Listened to Episode 7: Don't Accentuate the Positive by Dr Laurie SantosDr Laurie Santos from The Happiness Lab

We often think positive thinking is the best way to achieve our ambitions - but the science shows it holds us all back. Dr Laurie Santos hears how champion swimmer Michael Phelps imagined the worst to help make his Olympic dreams come true.

Bob Bowman’s book

Kristin Beck | Wikipedia

Gabriele Oettingen’s website

Dr. Santos mentions Norman Vincent Peale and his book The Power of Positive Thinking (1952) as one of the earliest in this space. I might suggest that Napoleon Hill’s Think and Grow Rich (1937) was a natural precursor to this and these ideas of visualizing what you want as a means of helping to get it. His work assuredly influenced Peale’s and probably sells as well today.


 It takes what it takes. 

–Bob Bowman, swimming coach of 23-time Olympic medal winning swimmer Michael Phelps


On planning:

Hope is not a course of action.

–Kristin Beck, Senior chief petty officer, United States Navy SEAL, ret.


Gabriele Oettingen’s work and the Woop concept  (Wish, Outcome, Obstacle, Plan) sound interesting. Perhaps worth reading some of her work: 

Oettingen, G. (2015). Rethinking positive thinking: Inside the new science of motivation. Current.

“You name the goal, and research shows that positive thinking makes it less likely you’ll reach it.”

Oettingen, G., & Mayer, D. (2002). The motivating function of thinking about the future: Expectations versus fantasies. Journal of personality and social psychology, 83(5), 1198

Oettingen, G., & Wadden, T. A. (1991). Expectation, fantasy, and weight loss: Is the impact of positive thinking always positive?. Cognitive Therapy and Research, 15(2), 167-175

Oettingen, G., Mayer, D., & Portnow, S. (2016). Pleasure now, pain later: Positive fantasies about the future predict symptoms of depression. Psychological Science, 27(3), 345-353.

“It’s a strategy Gabrielle calls “mental contrasting.”

Oettingen, G., Mayer, D., Timur Sevincer, A., Stephens, E. J., Pak, H. J., & Hagenah, M. (2009). Mental contrasting and goal commitment: The mediating role of energization. Personality and Social Psychology Bulletin, 35(5), 608-622.

“In addition to simulating the obstacles, Gabrielle also recommends taking time to imagine— very intentionally— what it would feel like to implement our plan whenever the obstacle comes up.”

Oettingen, G., & Gollwitzer, P. (2010). Strategies of setting and implementing goals: Mental contrasting and implementation intentions (pp. 114-135).

Some of the ideas behind the WOOP concept remind me of some tangential sounding philosophy and framing that Matt Maldre wrote about in his recent posts about New Year’s resolutions. [1] [2]

WOOP also seems tangential to some areas of memory research as the visualization can tend to create “false” memories that one can look back on as experience when moving toward a particular goal. I often found that in my diving practices in college I did significantly better on new dives when I visualized them or practiced them in my mind several days and even the night before practices.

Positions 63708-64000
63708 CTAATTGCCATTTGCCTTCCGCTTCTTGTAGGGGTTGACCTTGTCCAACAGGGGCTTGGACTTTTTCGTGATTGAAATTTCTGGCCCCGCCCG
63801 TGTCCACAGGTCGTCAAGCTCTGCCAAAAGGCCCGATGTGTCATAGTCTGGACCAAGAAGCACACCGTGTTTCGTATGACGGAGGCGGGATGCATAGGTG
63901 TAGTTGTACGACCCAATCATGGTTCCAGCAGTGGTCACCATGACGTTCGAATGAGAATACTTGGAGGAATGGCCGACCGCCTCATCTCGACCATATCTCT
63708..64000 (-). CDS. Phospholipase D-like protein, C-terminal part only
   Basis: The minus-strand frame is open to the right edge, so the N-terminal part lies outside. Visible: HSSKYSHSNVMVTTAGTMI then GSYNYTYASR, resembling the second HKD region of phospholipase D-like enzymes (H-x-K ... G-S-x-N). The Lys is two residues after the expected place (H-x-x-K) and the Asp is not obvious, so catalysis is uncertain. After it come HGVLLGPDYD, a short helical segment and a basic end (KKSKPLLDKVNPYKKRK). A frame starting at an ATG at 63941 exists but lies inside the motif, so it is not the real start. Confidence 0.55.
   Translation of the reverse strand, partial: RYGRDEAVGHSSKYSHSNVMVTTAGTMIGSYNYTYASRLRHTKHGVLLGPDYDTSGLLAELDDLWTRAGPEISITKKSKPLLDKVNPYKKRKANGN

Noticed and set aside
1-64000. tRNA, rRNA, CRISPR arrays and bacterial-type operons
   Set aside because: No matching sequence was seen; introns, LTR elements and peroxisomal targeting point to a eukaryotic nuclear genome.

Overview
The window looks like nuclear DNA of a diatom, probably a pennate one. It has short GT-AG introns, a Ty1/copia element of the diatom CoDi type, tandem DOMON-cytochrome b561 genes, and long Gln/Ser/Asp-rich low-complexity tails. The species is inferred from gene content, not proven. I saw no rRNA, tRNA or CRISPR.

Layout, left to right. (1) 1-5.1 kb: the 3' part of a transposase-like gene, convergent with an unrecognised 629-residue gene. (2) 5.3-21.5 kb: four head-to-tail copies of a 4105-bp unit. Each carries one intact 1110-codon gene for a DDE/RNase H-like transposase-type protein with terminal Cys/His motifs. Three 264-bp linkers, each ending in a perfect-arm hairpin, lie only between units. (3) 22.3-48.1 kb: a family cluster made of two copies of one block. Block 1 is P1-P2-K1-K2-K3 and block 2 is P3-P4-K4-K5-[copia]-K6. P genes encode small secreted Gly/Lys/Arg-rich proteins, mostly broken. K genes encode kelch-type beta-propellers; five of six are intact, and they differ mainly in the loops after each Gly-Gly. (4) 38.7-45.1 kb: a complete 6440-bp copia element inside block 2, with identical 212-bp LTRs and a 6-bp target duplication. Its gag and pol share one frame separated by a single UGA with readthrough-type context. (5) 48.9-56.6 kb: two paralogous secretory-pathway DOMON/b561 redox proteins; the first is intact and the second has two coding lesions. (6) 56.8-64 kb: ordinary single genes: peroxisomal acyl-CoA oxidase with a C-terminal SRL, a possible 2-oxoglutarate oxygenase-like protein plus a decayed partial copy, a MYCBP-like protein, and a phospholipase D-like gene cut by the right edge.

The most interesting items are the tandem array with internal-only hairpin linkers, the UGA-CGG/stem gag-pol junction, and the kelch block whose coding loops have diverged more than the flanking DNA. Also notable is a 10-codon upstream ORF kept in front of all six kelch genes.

Replied to Do you keep a diary? Or a life log? by Matt Maldre (Spudart)
Do you keep a daily diary? I have a couple questions for you: Length: Do you keep it really short? Or do you write longer form? Medium: Where do you write it? In a physical notebook? Or maybe online in a blog? Maybe some sort of software, or Google Drive. The short diary in a …
I keep the sort of diary/commonplace book you’re talking about. Generally it lives in two places. The biggest portion lives on my website where I can generally quickly bookmark almost everything I read, listen to, watch, annotate, reply to, or deal with online in some fashion. Not all of my posts there are public, but they’re archived there privately for search. 

My secondary backup is on OneNote (I’d used Evernote in the past and I find them roughly similar), where I’ll tend to keep some personal daily to do lists (not too dissimilar from a digital bullet journal) and other private things that are easier to keep there than on my own website.

I like that both OneNote and my website are available on almost all the platforms I regularly use, so they’re always accessible to me.

Read 6 tips for low-cost academic blogging by Matt Might (matt.might.net)

The secret to low-cost academic blogging is to make blogging a natural byproduct of all the things that academics already do.

  • Doing an interesting lecture? Put your lecture notes in a blog post.
  • Writing a detailed email reply? "Reply to public" with a blog post.
  • Answering the same question a second time? Put it in a blog post.
  • Writing interesting code? Comment a snippet into a post.
  • Doing something geeky at home? Blog about what you learned.